He added: “While it is important in the context of our distorted federalism in which states that are expected to be the nodal points of development have been reduced to political and fiscal appendages of the federal government, we need to situate it in the proper context.
“We need to review the long federal exclusive legislative list, we need to review allocation of tax powers to the various tiers of government, and we need to promote efficiency in the operation of our federal system to guarantee equity and progress for all.”
However, he pointed out that governance is a key missing link, and added that the failure of governance contributes to the numerous agitations.
He insisted: “It does not make sense, for instance, to give more powers and resources to states when governors resist legislative autonomy and deny the mutual checks and balance that enhance public accountability in a federal system.
“Why are the Arewa youths not tackling corruption and callous neglect of education by many northern governors? Why are the different militia groups not taking Niger Delta governors to the cleaners for not showing much for the 13% that comes from derivation, even though this is not what they deserve?
“You can extend the same question to other groups, including the painful reality that huge allocations given to local governments hardly makes impact in the lives of ordinary citizens.”
He also agreed that Nigerian federal system needs to be restructured, stressing that the on-going constitutional review exercise still provides a window despite the setback of the devolution of powers Bill.
He stated further: “Nigerians clamour for it because they believe it can address some of the key governance and development challenges. However, the working people of Nigeria must understand the limitations of restructuring which has remained essentially a platform of elite bargain and negotiations for power and resources.
“What Nigerian working people need is a state that is committed to their basic social welfare and progress; an electoral democracy that enforces the social contract with the citizens; the realization of true citizenship; and the promotion of people-centred development; and a strong state that intervenes to curb the excesses of the market; and a national state that provides a rallying point of identity to all regardless of ethnicity and religion; and above all, a social democratic order based on social justice, fairness and equity.”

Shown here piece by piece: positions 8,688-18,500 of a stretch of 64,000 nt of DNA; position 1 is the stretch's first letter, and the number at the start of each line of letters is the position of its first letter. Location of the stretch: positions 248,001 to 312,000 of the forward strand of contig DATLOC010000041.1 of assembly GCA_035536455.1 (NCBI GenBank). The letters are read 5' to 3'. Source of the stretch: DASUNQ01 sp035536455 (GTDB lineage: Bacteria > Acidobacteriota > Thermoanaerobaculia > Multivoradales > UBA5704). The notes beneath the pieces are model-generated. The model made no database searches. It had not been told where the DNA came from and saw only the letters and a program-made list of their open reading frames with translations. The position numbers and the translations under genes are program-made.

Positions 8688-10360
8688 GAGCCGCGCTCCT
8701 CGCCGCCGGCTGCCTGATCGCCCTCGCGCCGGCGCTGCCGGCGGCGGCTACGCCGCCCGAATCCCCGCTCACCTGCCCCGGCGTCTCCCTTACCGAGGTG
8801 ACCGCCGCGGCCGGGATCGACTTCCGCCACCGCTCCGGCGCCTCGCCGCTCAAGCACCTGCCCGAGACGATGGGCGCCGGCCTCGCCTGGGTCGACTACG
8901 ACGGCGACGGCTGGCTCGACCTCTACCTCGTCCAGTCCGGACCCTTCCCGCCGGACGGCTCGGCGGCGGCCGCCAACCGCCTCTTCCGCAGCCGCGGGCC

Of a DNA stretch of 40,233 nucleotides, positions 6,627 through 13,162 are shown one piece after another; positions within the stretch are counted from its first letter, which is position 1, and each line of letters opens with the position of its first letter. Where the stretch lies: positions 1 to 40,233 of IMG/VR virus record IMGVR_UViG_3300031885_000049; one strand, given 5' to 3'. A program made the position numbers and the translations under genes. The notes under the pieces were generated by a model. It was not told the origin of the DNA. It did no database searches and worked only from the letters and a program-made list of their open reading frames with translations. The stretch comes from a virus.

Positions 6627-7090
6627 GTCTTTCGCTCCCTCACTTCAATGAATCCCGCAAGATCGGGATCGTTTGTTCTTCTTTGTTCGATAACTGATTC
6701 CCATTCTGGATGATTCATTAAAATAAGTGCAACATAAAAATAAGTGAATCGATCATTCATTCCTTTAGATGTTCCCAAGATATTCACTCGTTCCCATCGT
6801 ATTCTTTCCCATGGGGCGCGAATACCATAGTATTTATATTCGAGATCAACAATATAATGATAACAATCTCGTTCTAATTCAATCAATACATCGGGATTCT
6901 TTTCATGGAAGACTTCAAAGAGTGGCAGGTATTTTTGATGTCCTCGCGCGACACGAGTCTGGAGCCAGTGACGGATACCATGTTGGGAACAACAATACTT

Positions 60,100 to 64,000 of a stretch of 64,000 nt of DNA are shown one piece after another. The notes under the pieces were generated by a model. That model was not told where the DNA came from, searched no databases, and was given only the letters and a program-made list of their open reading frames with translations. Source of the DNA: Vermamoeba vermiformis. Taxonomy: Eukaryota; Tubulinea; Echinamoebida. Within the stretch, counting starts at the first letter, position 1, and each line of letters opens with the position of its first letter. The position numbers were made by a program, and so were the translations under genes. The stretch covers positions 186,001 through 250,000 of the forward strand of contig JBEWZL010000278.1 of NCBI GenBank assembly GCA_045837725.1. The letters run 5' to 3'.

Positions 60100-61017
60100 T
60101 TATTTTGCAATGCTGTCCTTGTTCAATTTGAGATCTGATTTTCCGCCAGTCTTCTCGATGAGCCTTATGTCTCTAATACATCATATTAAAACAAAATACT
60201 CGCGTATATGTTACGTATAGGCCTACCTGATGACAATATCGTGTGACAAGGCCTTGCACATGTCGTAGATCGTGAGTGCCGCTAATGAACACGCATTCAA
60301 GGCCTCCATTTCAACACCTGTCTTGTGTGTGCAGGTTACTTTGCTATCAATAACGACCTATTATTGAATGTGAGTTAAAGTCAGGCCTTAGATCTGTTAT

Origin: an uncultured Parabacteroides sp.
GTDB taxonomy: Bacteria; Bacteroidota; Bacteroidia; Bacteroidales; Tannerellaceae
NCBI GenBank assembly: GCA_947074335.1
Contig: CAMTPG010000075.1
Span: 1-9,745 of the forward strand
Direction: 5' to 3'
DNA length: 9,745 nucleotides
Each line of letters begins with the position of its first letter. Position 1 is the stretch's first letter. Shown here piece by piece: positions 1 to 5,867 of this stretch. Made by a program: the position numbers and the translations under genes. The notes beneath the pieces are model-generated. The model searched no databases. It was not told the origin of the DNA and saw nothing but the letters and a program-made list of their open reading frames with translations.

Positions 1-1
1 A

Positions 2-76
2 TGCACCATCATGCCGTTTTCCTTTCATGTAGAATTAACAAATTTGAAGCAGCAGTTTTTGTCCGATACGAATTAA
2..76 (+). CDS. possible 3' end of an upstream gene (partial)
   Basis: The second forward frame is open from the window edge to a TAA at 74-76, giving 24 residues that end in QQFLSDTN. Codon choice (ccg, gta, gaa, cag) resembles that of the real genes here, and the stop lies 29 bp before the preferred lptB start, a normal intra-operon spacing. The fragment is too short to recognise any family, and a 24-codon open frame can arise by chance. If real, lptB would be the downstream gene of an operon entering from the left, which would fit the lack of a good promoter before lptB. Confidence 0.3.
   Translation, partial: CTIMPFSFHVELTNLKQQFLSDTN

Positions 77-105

President of NLC, Comrade Ayuba Wabba said the congress decided to convene this colloquium in response to recent developments in the polity, and the stringent and vocal calls for the restructuring of the nation.
“The discourse among the political elites in our country in the last few months has been so heated that suddenly many involved in this debate have thrown caution, decency and decorum to the winds, and threats and counter threats, all having grave consequences for our cooperate existence as a nation , have become the order of the day.” He said.
He added: “We in the Nigeria Labour Congress feel that posing our discourse along these and other critical areas of our nation’s inability to make progress over nearly six decades of independence would be more productive, and would also detox the toxic polemics around ethnicity, regionalism and religious affiliations of our people.”